The thing is York, the fields for peas are rented out, there are two pea growers nearby, between them they grow maybe 12,000 to 13,000 acres of peas and beans. They don't put any fert on for the peas at all. Maybe they are missing a trick, they always claim that the peas leave behind a lot of N,but I'm not so sure, ok it's good for getting the crop growing but there is going to be some P and K used by the peas surely.
    I alwyas put a hefty dose of broiler litter on after the peas as the ground is free for it so some sort of cover would soak up the nutrients.
    This cover would only be in the ground for a short time as I like to have as much as possible drilled before end of september, unless I leave it until the spring which is a possibility. The field in question is 110 acres and will be 50% peas and the rest will be strawed carrots so I could put the whole field into s. oats for 2014. The half in peas is a lot heavier.

  6. #6
    Col
    Guest

    Re: Cover crops not neccesarily DD

    Quote Originally Posted by JD_Kid View Post
    sclerotinia susceptible crops
    sunflowers ??????????? last thing i'd be planting

    barley if it's in yer shed and clean , cheap and cheerfull weed strike is going to add to the mix and gives a chance to control them pre drilling of wheat ..

    if lighter ground are you better banking rainfall pre drill
    Some and some, changes from light enough for carrots in some parts to ideal wheat ground on others. This field was originally 5 or 6 a long time ago and those boys must have known something Not much problem with banking rainfall the last few years, can be a problem in the spring, now and again we get wind blow.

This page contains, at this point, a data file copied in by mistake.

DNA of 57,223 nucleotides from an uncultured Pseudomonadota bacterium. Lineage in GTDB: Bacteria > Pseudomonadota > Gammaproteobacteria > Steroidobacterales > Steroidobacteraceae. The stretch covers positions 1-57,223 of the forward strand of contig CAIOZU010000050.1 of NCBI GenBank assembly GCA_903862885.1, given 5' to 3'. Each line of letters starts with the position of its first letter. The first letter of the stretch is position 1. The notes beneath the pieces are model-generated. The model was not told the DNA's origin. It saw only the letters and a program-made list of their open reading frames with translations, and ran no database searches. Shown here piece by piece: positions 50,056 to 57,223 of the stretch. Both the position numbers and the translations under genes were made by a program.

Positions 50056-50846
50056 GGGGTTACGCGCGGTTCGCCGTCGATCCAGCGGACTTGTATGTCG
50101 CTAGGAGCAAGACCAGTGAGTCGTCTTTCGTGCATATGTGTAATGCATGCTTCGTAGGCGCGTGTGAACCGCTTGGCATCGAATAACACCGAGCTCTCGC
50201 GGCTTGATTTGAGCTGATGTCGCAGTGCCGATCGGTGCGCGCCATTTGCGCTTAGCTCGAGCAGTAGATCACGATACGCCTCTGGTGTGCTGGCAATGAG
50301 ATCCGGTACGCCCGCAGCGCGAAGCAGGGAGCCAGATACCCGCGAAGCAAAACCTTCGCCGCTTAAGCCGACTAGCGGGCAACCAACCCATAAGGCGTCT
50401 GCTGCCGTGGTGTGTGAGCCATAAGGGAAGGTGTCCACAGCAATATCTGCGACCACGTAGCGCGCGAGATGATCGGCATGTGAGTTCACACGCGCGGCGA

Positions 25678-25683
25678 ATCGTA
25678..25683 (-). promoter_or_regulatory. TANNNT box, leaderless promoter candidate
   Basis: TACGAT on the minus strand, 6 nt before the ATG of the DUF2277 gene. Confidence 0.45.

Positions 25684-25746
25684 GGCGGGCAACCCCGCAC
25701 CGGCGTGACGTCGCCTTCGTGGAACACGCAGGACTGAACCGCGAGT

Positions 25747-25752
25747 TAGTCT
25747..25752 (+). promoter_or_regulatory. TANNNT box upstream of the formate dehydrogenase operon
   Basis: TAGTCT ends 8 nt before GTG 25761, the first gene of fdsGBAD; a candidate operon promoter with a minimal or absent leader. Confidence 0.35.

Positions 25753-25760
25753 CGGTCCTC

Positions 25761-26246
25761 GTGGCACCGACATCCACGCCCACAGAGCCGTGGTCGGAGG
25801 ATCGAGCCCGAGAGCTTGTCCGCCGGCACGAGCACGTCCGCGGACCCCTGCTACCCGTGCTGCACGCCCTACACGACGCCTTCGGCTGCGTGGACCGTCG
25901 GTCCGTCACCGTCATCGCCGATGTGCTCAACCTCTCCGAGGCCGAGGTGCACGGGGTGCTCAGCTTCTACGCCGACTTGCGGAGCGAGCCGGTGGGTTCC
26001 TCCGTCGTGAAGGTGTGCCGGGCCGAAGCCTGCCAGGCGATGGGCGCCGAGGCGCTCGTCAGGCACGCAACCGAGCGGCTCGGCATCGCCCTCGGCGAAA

7. #7
    York
    Guest

    Re: Cover crops not neccesarily DD

    as I said, we are not affraid of this soil born things in a cover crop mix & also with the help of some nutritional aspects.
    Concerning the fertilising the peas I would look how much nodules they have. If large & active there will be N accumulated. You can see how active the nodules are when you push them with your nail and then they will turn to read, like blood.
    We have seen peee in need of N and needed to be treated like a wheat with no N coming from the nodules.
    One of the major nutrients for nodulation is S!
    Time: I would see it a little flexible. Best accumulation for cover crops is a min. of 6 weeks of growth. As earlier they are in Julie as better. Concerning of the water uptake. Phacelia & oats are not taking up, much less then mustard. And when I see I run out of water I would work on planting the wheat a little later. Because the wheat will grow much better anyway after this so being a little flexible is one of the "secrets" for success.
    This all doesn't work for people which need now a full plan for the next year and even work with a sort of 5-year plan.
    York-Th.

  8. #8
    Jim Bullock
    Guest

    Re: Cover crops not neccesarily DD

    York.
    I am under the impression that if you are harvesting and removing peas and/or beans you remove most of the N that they fix in the form of "protein" in the seeds...all you really benefit from is that the residue does not tie up as much N as say a cereal straw crop....
    A pea or a bean that is grown as cover-crop and is totally returned to the soil returns much more N.. of which 40-50% might be available to the following crop if the soil conditions are suitable (Temp/moisture)....

  9. #9
    York
    Guest

    Re: Cover crops not neccesarily DD

    Quote Originally Posted by Jim Bullock View Post
    York.
    I am under the impression that if you are harvesting and removing peas and/or beans you remove most of the N that they fix in the form of "protein" in the seeds...all you really benefit from is that the residue does not tie up as much N as say a cereal straw crop....
    A pea or a bean that is grown as cover-crop and is totally returned to the soil returns much more N.. of which 40-50% might be available to the following crop if the soil conditions are suitable (Temp/moisture)....
    Jim,
    they have measured behind peas up to 300 kg N in the roots / nodules.
    The straw of peas is rich in N and also quick rotting as it has a rather C:N ratio, if I recall correctly.
    We have seen much higher N accumulation in peas grown in No till than even in a organic tillage system, which was very much to a surprise of the researchers and a motivation to buy a CS for plots to do No till organic trails. ;-)
    The other Organic researchers troop have a Semeato for their plots.
    York-Th.